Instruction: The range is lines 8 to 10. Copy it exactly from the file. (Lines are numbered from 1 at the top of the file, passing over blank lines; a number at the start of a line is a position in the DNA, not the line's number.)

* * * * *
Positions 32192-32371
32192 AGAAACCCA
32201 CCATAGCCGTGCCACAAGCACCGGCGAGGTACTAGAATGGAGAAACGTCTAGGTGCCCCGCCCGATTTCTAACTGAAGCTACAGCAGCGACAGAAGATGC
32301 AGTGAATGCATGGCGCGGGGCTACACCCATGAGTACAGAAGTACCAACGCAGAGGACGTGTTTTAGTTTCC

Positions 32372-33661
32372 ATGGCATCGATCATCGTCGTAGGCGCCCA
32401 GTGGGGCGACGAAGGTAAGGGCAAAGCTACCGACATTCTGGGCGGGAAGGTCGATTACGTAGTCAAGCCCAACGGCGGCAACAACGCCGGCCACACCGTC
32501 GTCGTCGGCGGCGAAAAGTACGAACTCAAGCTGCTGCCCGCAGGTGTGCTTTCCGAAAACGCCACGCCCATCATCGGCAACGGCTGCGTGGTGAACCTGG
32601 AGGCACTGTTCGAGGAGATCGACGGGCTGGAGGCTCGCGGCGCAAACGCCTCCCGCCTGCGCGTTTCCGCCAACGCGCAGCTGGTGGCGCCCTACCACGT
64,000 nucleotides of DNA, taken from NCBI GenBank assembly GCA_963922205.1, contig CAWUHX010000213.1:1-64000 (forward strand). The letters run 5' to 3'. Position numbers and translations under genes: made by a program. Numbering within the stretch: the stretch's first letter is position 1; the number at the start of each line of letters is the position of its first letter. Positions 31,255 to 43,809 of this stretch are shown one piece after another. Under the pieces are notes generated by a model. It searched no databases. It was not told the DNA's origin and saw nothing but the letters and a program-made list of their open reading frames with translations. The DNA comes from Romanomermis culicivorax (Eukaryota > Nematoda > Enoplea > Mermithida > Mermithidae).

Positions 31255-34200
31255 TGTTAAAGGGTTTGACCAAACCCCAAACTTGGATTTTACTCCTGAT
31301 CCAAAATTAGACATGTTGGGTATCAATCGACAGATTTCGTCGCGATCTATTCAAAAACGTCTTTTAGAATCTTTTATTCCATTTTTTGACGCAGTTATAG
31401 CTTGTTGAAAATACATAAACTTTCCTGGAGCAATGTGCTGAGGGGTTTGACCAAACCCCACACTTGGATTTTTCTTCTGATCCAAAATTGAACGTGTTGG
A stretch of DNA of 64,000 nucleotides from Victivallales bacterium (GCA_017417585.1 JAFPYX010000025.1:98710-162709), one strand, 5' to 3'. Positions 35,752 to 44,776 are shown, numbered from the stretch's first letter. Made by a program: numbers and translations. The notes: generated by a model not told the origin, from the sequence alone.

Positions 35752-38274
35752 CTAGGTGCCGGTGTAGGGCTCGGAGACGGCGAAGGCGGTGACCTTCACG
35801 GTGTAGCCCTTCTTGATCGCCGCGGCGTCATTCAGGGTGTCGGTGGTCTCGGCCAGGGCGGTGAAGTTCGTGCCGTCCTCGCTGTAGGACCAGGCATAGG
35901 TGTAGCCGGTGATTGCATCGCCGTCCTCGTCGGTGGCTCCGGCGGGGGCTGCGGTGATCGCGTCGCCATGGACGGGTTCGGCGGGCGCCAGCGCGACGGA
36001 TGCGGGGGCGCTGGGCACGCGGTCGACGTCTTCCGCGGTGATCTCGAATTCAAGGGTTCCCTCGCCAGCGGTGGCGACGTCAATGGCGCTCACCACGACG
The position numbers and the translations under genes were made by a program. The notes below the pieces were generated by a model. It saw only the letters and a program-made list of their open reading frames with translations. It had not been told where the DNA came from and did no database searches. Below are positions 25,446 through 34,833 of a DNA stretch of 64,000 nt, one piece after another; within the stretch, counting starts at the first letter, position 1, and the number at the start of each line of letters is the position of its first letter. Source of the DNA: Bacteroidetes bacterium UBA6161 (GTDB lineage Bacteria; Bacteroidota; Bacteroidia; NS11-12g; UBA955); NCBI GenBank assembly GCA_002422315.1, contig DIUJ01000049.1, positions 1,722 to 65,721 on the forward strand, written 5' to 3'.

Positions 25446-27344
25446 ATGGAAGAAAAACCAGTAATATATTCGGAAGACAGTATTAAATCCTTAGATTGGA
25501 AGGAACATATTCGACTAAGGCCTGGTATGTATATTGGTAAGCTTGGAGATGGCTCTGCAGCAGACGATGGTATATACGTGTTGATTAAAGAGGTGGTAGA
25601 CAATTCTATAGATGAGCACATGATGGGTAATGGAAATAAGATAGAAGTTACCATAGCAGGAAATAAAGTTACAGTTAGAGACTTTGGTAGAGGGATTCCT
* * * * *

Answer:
32501 GTCGTCGGCGGCGAAAAGTACGAACTCAAGCTGCTGCCCGCAGGTGTGCTTTCCGAAAACGCCACGCCCATCATCGGCAACGGCTGCGTGGTGAACCTGG
32601 AGGCACTGTTCGAGGAGATCGACGGGCTGGAGGCTCGCGGCGCAAACGCCTCCCGCCTGCGCGTTTCCGCCAACGCGCAGCTGGTGGCGCCCTACCACGT
64,000 nucleotides of DNA, taken from NCBI GenBank assembly GCA_963922205.1, contig CAWUHX010000213.1:1-64000 (forward strand). The letters run 5' to 3'. Position numbers and translations under genes: made by a program. Numbering within the stretch: the stretch's first letter is position 1; the number at the start of each line of letters is the position of its first letter. Positions 31,255 to 43,809 of this stretch are shown one piece after another. Under the pieces are notes generated by a model. It searched no databases. It was not told the DNA's origin and saw nothing but the letters and a program-made list of their open reading frames with translations. The DNA comes from Romanomermis culicivorax (Eukaryota > Nematoda > Enoplea > Mermithida > Mermithidae).